Wednesday, August 6, 2014

Knee Socks and Bedazzlers

Mom bought some new paver blocks to set next to the house under the trash bin, recycle bin, and hose reel. The previous blocks were decades old and had cracked, chipped and deteriorated. It was time for an upgrade. After the cruddy old pavers were swapped out for the new ones, Mom sat down on the screened porch and said, “Now I’m happy.”

I was in the kitchen doing something or other, and yelled out to the porch, “Wow. You’re easy to please. Who knew?” I was, of course, trying to be funny.

Mom said she was always easy to please. As evidence, she added that all she wanted every year for Christmas as an adult was knee socks.

Wait. What? Knee socks?

Not jewelry, new cars, or fancy leather jackets? Not the latest kitchen gadgets?

Nope. Turns out that Mom, when asked what she wanted for Christmas, had specifically requested knee socks. For years. And she never got them. She told me she didn’t want to spend money on them, but she wanted them. So year after year she asked. And year after year, she continued to want for knee socks.

My best guess at this tardy date is that we thought she was kidding. It’s a problem in our family. We kid around a lot, which makes it hard to decipher sometimes when one of us is actually being serious. Maybe it’s like when I respond with “plaid,” when asked my favorite color, because I don’t have a singular favorite color. I like most all the colors, and it really depends upon the context -- clothing? Automobile? Hair? House paint? Perhaps we assumed she was adding a face-saving, low cost option in case we were broke. Maybe we were just dense. I dunno. It was a long time ago.

I’m guessing that we probably deemed it a “stupid gift” and went searching for something more expensive, more impressive, more worthy of wrapping paper and presentation at such a major gift giving holiday. I hate to think that all three of her children would willfully deny Mom the simple pleasure of knee socks. So she suffered through the years, graciously accepting the parade of gifts that may or may not have been of particular interest to her. And all she really wanted were some damned knee socks, that she wasn’t going to buy for herself. (Did I mention we are also stubborn?)

I understand now what she meant, if not back then. I also had a coveted item making annual appearances on my extensive and detailed Christmas lists drafted and distributed at Thanksgiving in the 1980s and 90s for the convenience of my gift-giving family.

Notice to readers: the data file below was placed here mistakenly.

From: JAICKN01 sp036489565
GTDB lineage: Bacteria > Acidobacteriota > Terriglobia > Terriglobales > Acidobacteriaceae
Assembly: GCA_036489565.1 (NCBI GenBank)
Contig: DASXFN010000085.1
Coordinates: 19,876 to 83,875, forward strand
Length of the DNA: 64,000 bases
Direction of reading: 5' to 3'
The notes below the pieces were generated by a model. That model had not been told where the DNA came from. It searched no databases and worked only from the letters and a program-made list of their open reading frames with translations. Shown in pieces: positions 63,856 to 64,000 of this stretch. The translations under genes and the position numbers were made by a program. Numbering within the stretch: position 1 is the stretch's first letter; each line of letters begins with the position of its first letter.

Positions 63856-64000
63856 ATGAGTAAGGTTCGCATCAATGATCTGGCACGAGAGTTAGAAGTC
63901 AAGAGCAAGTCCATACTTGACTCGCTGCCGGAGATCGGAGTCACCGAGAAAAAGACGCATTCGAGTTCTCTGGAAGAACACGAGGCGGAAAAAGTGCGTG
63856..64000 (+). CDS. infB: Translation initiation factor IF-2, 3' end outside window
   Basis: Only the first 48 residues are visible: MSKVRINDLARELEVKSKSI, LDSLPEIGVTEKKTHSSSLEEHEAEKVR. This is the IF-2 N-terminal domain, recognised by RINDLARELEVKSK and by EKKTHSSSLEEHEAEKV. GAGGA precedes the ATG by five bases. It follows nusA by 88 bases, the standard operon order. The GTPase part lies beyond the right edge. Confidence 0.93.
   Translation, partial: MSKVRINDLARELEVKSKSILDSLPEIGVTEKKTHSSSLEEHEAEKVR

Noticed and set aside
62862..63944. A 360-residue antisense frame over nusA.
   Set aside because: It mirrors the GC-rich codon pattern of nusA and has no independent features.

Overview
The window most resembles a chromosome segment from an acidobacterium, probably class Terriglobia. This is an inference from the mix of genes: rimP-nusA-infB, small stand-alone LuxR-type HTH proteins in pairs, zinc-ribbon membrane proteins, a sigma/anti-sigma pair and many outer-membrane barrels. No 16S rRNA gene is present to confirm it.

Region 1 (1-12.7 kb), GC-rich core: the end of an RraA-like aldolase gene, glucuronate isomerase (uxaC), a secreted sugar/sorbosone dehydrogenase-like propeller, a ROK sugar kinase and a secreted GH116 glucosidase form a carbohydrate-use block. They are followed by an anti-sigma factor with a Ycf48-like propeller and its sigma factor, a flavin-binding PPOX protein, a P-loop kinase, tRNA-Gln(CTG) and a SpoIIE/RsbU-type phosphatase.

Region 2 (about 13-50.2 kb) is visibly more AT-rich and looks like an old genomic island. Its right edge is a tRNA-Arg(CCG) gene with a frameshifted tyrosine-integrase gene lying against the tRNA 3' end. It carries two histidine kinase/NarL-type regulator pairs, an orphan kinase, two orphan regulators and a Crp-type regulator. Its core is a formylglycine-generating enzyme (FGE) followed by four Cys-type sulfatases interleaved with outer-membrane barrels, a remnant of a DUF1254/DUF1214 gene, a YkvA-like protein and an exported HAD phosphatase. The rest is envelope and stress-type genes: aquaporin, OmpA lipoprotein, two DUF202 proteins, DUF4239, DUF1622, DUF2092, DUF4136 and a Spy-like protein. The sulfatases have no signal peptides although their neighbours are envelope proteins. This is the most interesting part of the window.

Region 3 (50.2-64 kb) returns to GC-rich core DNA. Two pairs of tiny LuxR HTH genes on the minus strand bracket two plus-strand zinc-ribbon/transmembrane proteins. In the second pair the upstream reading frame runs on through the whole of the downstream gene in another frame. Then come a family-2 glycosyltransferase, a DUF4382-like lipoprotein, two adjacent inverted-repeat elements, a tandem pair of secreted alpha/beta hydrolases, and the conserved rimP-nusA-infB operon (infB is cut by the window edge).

My desired (and unfulfilled) gift was the “as-seen on TV” fashion staple, The BeDazzler. For years I dutifully added the “only $19.95 plus shipping and handling” item to my list. Each time I was confident that this would be the year I would debut my newly bedazzled with metal and rhinestones clothing on New Year’s Eve. Each year I was disappointed.

I received many, many fine and wonderful gifts over the decades, including expensive gold and silver jewelry ablaze with real gemstones. Beautiful clothing. Home decor items. Money, which I suppose I could have used to by my own stupid glitz-applying tool. But never The BeDazzler.

Although the details surrounding my unfulfilled want are a bit fuzzy, it’s possible I wanted The BeDazzler as a gift so that when my friends made fun of my glittering, bedazzled attire, (and it was pretty much guaranteed they would), I could honestly and blamelessly say, “It was a gift,” as if that would shift the potentially questionable nature of my fashion sense a few degrees away from gaudy and slightly more towards mainstream acceptable.

Maybe everyone thought I was kidding, or adding some ridiculous, red herring item to increase the odds of a “better” gift. Maybe it was perceived as my low-cost alternative, akin to how we viewed Mom’s knee socks. 

In any gift-giving event, Mom has still not received her knee socks. And I’m still waiting for my BeDazzler. Maybe this year. Hint, hint.

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